In this life, there is a space between choices and consequences. That’s what makes it a period of probation. We are not trained animals, taking actions with the expectation of immediate rewards or punishments. Instead, we are often left alone, to see what we will choose to do in the absence of either positive or negative reinforcement.
We are habit-forming creatures, which is another way of saying that our current decisions influence our future decisions. Make a poor decision today, and in the absence of an immediate negative consequence, you are more likely to make a similar poor decision tomorrow. As a pattern of decisions emerges, it becomes our default behavior. As these patterns harden over time, they can become difficult to break. We may also be less willing to break them, more inclined to remain as we are.
To be ripe is to be fully ready for a specific action or purpose, such as when a fruit is ready to be harvested and eaten. (See Oxford English Dictionary, definitions 1 and 2.) Some form of this word appears nineteen times in the Book of Mormon: twice in the allegory of the olive trees, once in the context of missionary work, and sixteen times as a warning to us.
What is the warning? That we must repent before we are fully ripe (Alma 37:31).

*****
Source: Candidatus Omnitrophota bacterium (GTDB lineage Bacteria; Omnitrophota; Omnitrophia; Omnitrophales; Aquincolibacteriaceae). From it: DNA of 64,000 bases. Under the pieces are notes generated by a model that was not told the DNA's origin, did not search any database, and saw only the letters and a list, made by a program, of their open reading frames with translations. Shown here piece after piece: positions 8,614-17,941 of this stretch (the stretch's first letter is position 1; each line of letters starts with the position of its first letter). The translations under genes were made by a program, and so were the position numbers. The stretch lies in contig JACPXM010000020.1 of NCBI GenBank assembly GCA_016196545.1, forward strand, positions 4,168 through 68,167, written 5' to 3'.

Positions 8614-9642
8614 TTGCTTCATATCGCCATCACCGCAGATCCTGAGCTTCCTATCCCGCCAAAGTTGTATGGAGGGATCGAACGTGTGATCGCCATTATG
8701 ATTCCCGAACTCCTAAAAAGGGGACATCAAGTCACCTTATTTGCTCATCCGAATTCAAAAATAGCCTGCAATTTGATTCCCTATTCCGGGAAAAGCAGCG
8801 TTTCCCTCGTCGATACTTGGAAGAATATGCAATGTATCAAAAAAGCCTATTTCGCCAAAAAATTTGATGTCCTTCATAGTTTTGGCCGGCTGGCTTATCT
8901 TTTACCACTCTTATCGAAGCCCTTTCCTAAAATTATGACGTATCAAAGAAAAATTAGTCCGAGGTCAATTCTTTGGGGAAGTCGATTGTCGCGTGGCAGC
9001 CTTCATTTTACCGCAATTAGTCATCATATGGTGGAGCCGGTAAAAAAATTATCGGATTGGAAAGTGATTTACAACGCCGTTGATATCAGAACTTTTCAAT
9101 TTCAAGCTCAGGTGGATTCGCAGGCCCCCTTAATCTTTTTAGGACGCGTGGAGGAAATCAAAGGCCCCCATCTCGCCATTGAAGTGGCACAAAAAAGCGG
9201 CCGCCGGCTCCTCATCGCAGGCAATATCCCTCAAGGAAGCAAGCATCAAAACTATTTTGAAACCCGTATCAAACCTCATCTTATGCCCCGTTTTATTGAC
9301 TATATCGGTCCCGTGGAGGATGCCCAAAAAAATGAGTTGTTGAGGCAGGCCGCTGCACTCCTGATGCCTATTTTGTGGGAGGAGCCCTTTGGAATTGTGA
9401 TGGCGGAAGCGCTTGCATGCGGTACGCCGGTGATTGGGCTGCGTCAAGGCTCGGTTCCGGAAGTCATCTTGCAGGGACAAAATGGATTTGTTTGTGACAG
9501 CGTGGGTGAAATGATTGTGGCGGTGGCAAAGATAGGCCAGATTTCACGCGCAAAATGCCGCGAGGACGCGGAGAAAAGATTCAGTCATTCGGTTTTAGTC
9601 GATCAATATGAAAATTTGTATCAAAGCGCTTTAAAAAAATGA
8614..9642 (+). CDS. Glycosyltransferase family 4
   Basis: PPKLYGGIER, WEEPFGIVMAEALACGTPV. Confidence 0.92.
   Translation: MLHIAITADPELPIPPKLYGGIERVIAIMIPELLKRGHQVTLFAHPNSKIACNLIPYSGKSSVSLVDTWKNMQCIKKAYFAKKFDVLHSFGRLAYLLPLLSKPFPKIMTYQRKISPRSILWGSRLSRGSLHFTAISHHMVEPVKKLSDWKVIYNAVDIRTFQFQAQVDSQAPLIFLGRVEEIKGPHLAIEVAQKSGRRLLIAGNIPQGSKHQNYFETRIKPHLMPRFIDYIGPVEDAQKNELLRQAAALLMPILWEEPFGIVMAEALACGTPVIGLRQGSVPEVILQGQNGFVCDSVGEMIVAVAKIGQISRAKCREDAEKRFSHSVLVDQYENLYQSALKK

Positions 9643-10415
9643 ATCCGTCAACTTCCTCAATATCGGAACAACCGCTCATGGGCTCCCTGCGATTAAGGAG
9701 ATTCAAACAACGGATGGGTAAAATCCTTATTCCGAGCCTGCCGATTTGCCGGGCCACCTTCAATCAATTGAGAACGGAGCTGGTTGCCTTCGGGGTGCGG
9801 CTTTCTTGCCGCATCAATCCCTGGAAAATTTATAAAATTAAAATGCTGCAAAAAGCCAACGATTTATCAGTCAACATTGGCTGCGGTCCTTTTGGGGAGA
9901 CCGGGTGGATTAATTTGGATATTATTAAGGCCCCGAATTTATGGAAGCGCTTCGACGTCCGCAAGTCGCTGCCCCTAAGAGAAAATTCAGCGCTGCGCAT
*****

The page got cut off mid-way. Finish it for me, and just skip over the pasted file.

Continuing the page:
What does this ripeness represent? Does it mean that we can reach a point where we are unable to change? I think it means that we can reach a point where we are unwilling to change.
When Amulek warned the Zoramites against procrastinating their repentance, he didn’t describe a referee declaring that the game was over or a teacher refusing to accept an assignment after the deadline. Instead, he asked them to think about their own future selves: what they were becoming.
Ye cannot say, when ye are brought to that awful crisis, that I will repent, that I will return to my God. Nay, ye cannot say this; for that same spirit which doth possess your bodies at the time that ye go out of this life, that same spirit will have power to possess your body in that eternal world (Alma 34:34).
The binding constraint, in other words, will be you: your future self, what you have become. The danger is that, if you resist change long enough, eventually that resistance will become permanent. It’s not that God will no longer allow you to repent and return to Him. It is that you will have ripened into a person who is permanently unwilling to do so.
The antidote is repentance: regular, prompt, and frequent repentance. As President Russell M. Nelson has taught us:
Nothing is more liberating, more ennobling, or more crucial to our individual progression than is a regular, daily focus on repentance. Repentance is not an event; it is a process. It is the key to happiness and peace of mind. When coupled with faith, repentance opens our access to the power of the Atonement of Jesus Christ (“We Can Do Better and Be Better,” General Conference, April 2019).
Today, I will remember the Book of Mormon warning to repent before I ripen. I will recognize that my daily decisions are collectively forging my future character and that consistent repentance can help prevent my sins from hardening into habits.